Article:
Apparently a recent case of a family of a terminally ill patient duping a transplant surgeon into accepting an organ from a donor who was paid cash, something which is illegal in Japan, has spurred a number of citizens to see if they could cash in as well. The Mainichi reports that hospitals and kidney disease awareness groups around the nation have been receiving phone calls from would-be donors trying to find out if they can get cash for their kidneys. Buying and selling human organs is prohibited in Japan. ***Ed: We find the whole organ transplant scene ludicrous. If it is so immoral to buy an organ, why is it that Japanese are allowed to hop on a plane to China or the USA and get it done there? We suspect that rather than an ethics issue this is a case of protecting entrenched interests -- just it's hard to see which interests those may be. Any comments

** (Source: TT commentary from, Oct 5, 2006)

->Land Ministry to allow more RE speculation

We don't know how we missed this one last month, but in any case if you have land in Tokyo you'll be happy to hear that it may yet go up in value. The Ministry of Land has said that it will allow real estate investment advisors, not just REITs, to handle the real estate investment portfolios of pension funds and corporations. Until now, discretionary accounts for organizational real estate investors were prohibited. But no longer. The deregulation is expected to draw in a substantial level of funds from companies, universities, and pension funds, as an alternative to low bank interest rates.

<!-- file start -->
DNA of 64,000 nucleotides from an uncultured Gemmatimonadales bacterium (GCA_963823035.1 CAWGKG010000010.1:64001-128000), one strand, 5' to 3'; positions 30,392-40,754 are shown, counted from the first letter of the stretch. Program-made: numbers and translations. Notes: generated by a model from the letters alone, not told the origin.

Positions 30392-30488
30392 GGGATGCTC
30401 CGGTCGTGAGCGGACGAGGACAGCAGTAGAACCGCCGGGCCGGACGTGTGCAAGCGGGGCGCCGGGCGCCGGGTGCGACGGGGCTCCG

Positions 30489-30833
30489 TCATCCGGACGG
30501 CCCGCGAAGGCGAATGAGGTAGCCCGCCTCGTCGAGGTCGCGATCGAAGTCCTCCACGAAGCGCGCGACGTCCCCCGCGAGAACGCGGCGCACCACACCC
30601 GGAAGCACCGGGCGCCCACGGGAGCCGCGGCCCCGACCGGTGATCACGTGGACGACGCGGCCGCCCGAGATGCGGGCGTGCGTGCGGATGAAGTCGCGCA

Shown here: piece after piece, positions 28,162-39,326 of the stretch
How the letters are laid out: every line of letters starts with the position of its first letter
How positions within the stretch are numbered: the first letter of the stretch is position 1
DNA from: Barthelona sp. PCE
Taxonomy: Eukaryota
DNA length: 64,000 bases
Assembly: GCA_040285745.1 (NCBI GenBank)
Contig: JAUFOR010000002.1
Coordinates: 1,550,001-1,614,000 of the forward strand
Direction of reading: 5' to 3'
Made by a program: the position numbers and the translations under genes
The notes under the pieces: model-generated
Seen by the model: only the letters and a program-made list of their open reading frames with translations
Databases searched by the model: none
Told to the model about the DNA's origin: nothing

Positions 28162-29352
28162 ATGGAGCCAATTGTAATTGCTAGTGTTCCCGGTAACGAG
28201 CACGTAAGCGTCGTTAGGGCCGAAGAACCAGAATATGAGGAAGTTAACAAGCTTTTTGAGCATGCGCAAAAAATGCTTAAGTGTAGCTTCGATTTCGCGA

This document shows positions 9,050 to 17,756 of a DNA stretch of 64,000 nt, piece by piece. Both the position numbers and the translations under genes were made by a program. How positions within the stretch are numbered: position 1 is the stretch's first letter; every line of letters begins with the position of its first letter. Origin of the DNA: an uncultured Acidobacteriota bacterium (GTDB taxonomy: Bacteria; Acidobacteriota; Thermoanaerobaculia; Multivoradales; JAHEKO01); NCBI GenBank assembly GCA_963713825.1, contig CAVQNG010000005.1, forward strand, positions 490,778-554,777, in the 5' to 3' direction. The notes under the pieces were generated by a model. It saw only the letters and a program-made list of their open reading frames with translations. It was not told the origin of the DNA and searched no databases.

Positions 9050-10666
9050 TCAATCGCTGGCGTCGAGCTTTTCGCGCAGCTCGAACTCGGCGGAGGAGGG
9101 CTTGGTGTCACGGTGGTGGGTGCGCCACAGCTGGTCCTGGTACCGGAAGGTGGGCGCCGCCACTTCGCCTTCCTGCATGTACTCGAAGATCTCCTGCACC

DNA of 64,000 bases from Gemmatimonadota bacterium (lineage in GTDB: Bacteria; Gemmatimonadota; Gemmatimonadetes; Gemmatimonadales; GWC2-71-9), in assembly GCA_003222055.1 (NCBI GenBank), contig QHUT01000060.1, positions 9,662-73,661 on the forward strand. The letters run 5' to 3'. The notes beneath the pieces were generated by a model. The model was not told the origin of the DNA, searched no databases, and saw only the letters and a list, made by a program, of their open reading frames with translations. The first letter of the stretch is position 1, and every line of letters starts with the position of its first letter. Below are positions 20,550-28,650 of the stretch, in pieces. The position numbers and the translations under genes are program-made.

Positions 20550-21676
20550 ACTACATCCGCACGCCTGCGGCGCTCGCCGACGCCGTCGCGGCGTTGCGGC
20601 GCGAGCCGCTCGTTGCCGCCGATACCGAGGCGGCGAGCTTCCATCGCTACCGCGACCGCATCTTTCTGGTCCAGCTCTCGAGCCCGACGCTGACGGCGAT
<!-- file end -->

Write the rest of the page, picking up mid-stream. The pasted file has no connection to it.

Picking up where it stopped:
***Ed: Expect inner Tokyo real estate to get even hotter over the next 12 months, as the pension funds money starts pouring in.

** (Source: TT commentary from, Sep 2, 2006)

NOTE: Broken links
Many online news sources are now removing their articles after just a few days of posting them, thus breaking our links -- we apologize for the inconvenience.

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In this section we run comments and corrections submitted by readers. We encourage you to spot our mistakes and amplify our points, by email, to

-> TT393 on Pensions. We said that if the government really
wanted wealthy retirees to forego the pension, they needed to give proper incentives, such as a tax break on death duties.

*** Reader: Although I am not a tax expert, I think it just takes common sense to see what the effect of the tax break would be. People who thought they would save more on tax than they receive in pension, would take this up en mass, to the effect of being a tax break for the rich, costing the government taxes. Looking in the short term like you are hides the loss of future revenues with a small reduction in current expenditures. Although this is standard practice for politicians it is what caused the problem in the first place. I was disappointed to see this in political commentary. I hope find solutions to problems in commentaries not new ways to fiddle the books and hide problems from the public.

*** We Respond: We believe that the right formula would be to offer death duty tax breaks that do not exceed the pension due to be received. I.e., the government would simply be trading one for the other. For wealthy pensioners, this allows them to in effect "save" in small increments for the cost of inheritance taxes, by foregoing their pensions on a monthly basis. For the government this has the benefit of providing immediate access to cash, rather than them having to wait for people to die before tangling with the heirs and their lawyers. Having the money now does indeed raise the temptation to put off the problem a couple more years, but at the same time if the government is truly interested in fixing the problem, then it also gives them a chance to put these advance payments into investments yielding high rates of interest -- and that surely is beneficial.

Thanks for the feedback.

...The information janitors/